Friday, July 06, 2012

Post GBIC2012 thoughts

I'm back from Copenhagen and GBIC2012. The meeting spanned three fairly intense days (with the days immediately before and after also working days for some of us), and was run by a group of facilitators lead by Natasha Walker, who were described us as "an interesting (and delightfully brainy, if sometimes scatty) group of academics, researchers, museum managers and people close to policy...". I've attempted to capture tweets about the meeting using Storify.

There will be a document (perhaps several) based on the meeting, but until then here are a few quick thoughts. Note that the comments below are my own and you shouldn't read into this anything about what directions the GBIC document(s) will actually take.

Microbiology rocks

Highlight of the first day was Robert J. Robbin's talk which urged the audience to consider that life was mostly microbial, that the the things most people in the room cared about were actually merely a few twigs on the tree of life, that the tree of life didn't actually exist anyway, and many of the concepts that made sense for multicellular organisms simply didn't apply in the microbial world. Basically it was a homage to Carl Woese (see also Pace et al. 2012 doi:10.1073/pnas.1109716109) and a wake up call to biodiversity informaticians to stop viewing the world through multicellular eyes. (You can find all the keynotes from the first day here).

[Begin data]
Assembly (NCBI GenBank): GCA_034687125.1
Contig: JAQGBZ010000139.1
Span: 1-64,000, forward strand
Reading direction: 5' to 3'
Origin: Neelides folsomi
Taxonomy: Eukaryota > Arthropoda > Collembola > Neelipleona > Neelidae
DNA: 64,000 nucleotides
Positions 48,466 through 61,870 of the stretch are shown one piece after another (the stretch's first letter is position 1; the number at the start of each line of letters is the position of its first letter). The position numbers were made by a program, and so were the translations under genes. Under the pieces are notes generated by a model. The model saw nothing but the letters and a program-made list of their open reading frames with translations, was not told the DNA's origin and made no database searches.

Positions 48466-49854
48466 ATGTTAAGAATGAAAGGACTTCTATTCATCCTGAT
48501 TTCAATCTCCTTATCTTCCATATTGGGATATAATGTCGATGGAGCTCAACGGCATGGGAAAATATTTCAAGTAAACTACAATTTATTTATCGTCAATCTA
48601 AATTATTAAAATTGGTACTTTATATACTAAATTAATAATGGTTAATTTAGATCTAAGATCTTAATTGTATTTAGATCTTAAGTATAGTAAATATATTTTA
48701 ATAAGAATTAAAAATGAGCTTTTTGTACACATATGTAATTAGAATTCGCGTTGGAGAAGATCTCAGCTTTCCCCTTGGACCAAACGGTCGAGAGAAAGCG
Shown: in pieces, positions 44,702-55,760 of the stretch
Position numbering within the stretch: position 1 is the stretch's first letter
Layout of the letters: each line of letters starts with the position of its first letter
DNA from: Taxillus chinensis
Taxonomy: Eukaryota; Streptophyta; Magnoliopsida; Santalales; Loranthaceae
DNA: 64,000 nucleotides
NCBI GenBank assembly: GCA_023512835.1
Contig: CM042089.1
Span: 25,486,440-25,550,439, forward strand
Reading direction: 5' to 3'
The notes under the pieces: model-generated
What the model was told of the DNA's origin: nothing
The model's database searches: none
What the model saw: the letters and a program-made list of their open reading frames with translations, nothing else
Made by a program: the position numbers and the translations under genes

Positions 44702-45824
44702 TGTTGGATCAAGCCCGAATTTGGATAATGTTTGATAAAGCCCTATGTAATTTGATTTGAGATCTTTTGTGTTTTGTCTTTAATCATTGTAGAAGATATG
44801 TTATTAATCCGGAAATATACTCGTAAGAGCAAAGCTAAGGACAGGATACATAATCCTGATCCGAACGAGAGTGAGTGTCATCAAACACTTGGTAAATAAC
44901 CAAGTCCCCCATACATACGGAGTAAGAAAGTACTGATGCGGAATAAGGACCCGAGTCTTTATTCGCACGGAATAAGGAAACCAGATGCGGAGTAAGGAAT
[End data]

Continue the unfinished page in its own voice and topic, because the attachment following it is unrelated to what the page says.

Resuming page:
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From Pace, N. R. (1997). A Molecular View of Microbial Diversity and the Biosphere. Science, 276(5313), 734–740. doi:10.1126/science.276.5313.734

Sequences rule

The future of a lot of biodiversity science belongs to sequences, from simple DNA barcoding as a tool for species discovery and identification, metabarcoding as a tool for community analysis, to comparisons of metabolic pathways and beyond. The challenge for classical biodiversity informatics is how to engage with this, and to what extent we should try and map between, say sequences and classical taxa, or whether it might make more sense (gasp) to abandon the taxonomic legacy and move on. Perhaps are more nuanced response is that the point of connection between sequences and classical biodiversity data is unlikely to be at the level of taxonomic names (which are mostly tags for collections of things that look similar) but at the level of specimens and observations.

Ontologies considered harmful

This is my own particular hobby horse. Often the call would come "we need an ontology", to which I respond read Ontology is Overrated: Categories, Links, and Tags. I have several problems with ontologies. The first is that they are too easy to make and distract from the real problem. From my perspective a big challenge is linking data together, that is going from




Let's leave aside what "A" and "B" are (I suspect it matters less than people think), once we have the link then we can can start to do stuff. From my perspective, what ontologies give us is basically this:


So now we know the "type" of the link (e.g., "is a part of", "cites approvingly", etc.). I'm not arguing that this isn't useful to have, but if you don't have the network of links then typing the links becomes an idle exercise.

To give an example, the web itself can be modelled as simply nodes connected by links, ignoring the nature of the links between the web pages. The importance of those links can be inferred later from properties of the network. To a first approximation this is how Google works, it doesn't ask what the links "mean" it simply investigates the connections to determine how important each web page is. In the same way, we build citation networks without bothering to ask the nature of the citation (yes I know there are ontologies for citations, but anyone willing to bet how widely they'll be adopted?).